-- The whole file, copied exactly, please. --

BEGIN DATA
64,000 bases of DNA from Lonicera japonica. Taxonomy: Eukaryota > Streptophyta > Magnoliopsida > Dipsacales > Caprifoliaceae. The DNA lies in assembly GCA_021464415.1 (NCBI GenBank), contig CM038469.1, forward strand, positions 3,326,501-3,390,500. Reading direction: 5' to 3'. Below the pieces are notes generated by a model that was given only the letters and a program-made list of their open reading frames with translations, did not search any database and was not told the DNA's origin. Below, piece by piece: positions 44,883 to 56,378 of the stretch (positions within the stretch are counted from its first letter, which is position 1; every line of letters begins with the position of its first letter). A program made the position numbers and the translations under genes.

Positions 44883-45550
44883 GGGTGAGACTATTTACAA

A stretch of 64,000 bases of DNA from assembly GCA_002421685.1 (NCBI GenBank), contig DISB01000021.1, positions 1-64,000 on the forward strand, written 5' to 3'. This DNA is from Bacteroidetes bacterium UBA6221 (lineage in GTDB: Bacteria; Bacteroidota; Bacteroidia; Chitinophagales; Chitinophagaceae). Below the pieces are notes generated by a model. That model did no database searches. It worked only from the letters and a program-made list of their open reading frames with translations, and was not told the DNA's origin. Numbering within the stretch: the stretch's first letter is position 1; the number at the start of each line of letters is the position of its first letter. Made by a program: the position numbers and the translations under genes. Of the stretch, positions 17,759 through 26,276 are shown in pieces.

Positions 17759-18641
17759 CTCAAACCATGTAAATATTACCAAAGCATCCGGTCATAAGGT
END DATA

64,000 bases of DNA from Lonicera japonica. Taxonomy: Eukaryota > Streptophyta > Magnoliopsida > Dipsacales > Caprifoliaceae. The DNA lies in assembly GCA_021464415.1 (NCBI GenBank), contig CM038469.1, forward strand, positions 3,326,501-3,390,500. Reading direction: 5' to 3'. Below the pieces are notes generated by a model that was given only the letters and a program-made list of their open reading frames with translations, did not search any database and was not told the DNA's origin. Below, piece by piece: positions 44,883 to 56,378 of the stretch (positions within the stretch are counted from its first letter, which is position 1; every line of letters begins with the position of its first letter). A program made the position numbers and the translations under genes.

Positions 44883-45550
44883 GGGTGAGACTATTTACAA

A stretch of 64,000 bases of DNA from assembly GCA_002421685.1 (NCBI GenBank), contig DISB01000021.1, positions 1-64,000 on the forward strand, written 5' to 3'. This DNA is from Bacteroidetes bacterium UBA6221 (lineage in GTDB: Bacteria; Bacteroidota; Bacteroidia; Chitinophagales; Chitinophagaceae). Below the pieces are notes generated by a model. That model did no database searches. It worked only from the letters and a program-made list of their open reading frames with translations, and was not told the DNA's origin. Numbering within the stretch: the stretch's first letter is position 1; the number at the start of each line of letters is the position of its first letter. Made by a program: the position numbers and the translations under genes. Of the stretch, positions 17,759 through 26,276 are shown in pieces.

Positions 17759-18641
17759 CTCAAACCATGTAAATATTACCAAAGCATCCGGTCATAAGGT